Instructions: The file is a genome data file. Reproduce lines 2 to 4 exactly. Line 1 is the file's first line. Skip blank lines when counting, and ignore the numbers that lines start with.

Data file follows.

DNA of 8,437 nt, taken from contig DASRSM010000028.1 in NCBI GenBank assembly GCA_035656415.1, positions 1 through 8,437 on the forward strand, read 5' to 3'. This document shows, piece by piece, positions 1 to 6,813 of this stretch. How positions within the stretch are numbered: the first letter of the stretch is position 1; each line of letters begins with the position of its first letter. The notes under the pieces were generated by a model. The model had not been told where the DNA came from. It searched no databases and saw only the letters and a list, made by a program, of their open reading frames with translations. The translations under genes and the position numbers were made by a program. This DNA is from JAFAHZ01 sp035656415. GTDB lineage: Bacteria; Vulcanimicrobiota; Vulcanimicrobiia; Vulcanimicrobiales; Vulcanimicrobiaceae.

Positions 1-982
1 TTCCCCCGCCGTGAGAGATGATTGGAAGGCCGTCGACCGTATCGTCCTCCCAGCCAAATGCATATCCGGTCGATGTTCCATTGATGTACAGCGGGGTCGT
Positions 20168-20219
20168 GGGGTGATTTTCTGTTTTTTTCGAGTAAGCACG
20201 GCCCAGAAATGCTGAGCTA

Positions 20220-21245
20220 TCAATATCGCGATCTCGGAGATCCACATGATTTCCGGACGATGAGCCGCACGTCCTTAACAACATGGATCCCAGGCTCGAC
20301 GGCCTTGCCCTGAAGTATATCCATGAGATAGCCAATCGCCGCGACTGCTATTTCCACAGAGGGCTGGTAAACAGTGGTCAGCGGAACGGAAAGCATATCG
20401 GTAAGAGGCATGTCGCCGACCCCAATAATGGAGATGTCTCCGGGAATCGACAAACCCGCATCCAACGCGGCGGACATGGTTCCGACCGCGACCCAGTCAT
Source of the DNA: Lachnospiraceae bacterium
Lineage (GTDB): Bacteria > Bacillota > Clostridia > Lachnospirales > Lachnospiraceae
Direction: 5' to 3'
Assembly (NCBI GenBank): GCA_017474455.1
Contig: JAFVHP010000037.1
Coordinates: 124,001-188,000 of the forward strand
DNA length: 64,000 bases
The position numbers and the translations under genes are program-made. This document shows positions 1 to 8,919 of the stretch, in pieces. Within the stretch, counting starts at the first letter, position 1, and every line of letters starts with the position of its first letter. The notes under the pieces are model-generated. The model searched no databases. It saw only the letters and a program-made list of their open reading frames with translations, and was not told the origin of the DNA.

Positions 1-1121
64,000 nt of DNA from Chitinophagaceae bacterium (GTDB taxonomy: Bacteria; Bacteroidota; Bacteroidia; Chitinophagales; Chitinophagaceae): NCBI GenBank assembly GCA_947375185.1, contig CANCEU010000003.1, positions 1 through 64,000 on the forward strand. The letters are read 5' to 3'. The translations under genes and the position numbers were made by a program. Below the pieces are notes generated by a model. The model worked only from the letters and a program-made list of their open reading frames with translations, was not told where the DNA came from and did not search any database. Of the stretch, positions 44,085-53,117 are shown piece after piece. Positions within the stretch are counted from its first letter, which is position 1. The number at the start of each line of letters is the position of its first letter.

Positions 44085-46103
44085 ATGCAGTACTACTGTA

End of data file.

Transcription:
Positions 1-982
1 TTCCCCCGCCGTGAGAGATGATTGGAAGGCCGTCGACCGTATCGTCCTCCCAGCCAAATGCATATCCGGTCGATGTTCCATTGATGTACAGCGGGGTCGT
Positions 20168-20219